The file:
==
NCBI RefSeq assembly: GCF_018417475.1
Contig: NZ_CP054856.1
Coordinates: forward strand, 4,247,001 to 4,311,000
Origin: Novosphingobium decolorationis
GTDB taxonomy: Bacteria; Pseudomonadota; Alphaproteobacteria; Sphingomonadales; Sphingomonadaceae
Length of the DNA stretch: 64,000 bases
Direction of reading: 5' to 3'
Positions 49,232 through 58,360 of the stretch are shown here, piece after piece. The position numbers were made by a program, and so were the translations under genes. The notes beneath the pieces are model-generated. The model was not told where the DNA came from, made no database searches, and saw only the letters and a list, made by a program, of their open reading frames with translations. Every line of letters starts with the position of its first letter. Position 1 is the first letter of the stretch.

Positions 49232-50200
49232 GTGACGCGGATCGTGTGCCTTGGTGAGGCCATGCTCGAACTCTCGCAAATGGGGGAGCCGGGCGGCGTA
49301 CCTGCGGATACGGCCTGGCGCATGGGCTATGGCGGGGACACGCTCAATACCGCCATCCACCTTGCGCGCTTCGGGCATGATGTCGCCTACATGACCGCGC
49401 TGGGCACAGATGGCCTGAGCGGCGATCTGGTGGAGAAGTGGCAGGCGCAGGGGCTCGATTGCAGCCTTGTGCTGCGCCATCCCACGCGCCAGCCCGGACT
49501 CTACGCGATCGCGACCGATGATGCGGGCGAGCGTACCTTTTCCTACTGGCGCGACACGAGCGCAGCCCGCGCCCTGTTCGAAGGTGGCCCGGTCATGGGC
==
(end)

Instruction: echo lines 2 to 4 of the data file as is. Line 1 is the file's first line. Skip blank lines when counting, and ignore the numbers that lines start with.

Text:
Contig: NZ_CP054856.1
Coordinates: forward strand, 4,247,001 to 4,311,000
Origin: Novosphingobium decolorationis